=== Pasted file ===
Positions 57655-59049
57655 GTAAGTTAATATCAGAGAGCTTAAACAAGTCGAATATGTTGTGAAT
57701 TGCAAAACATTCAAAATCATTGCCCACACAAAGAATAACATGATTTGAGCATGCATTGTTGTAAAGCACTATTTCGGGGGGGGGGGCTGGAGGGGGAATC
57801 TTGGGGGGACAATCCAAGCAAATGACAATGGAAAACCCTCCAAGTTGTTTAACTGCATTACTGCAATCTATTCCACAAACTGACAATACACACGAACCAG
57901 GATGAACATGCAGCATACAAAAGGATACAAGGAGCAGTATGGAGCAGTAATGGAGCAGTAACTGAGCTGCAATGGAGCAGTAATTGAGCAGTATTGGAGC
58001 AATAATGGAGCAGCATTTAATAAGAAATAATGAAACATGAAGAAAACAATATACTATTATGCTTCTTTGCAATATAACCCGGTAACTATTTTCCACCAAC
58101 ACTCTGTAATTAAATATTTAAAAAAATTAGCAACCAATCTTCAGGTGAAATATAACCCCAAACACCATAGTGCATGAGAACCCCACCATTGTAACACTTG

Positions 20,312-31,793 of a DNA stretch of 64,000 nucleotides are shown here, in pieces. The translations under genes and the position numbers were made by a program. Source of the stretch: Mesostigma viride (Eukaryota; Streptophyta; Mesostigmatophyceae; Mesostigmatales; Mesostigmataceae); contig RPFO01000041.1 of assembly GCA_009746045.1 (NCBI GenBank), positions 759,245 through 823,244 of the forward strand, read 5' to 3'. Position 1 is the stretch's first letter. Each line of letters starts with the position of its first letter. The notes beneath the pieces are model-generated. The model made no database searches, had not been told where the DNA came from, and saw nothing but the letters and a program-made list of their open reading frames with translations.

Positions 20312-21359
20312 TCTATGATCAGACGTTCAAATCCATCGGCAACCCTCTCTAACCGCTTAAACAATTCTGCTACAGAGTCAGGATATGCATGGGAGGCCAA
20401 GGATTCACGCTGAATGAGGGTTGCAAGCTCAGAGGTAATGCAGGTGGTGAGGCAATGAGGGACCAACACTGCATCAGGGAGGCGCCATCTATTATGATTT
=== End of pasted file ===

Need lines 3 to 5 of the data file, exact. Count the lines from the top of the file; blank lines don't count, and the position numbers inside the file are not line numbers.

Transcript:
57701 TGCAAAACATTCAAAATCATTGCCCACACAAAGAATAACATGATTTGAGCATGCATTGTTGTAAAGCACTATTTCGGGGGGGGGGGCTGGAGGGGGAATC
57801 TTGGGGGGACAATCCAAGCAAATGACAATGGAAAACCCTCCAAGTTGTTTAACTGCATTACTGCAATCTATTCCACAAACTGACAATACACACGAACCAG
57901 GATGAACATGCAGCATACAAAAGGATACAAGGAGCAGTATGGAGCAGTAATGGAGCAGTAACTGAGCTGCAATGGAGCAGTAATTGAGCAGTATTGGAGC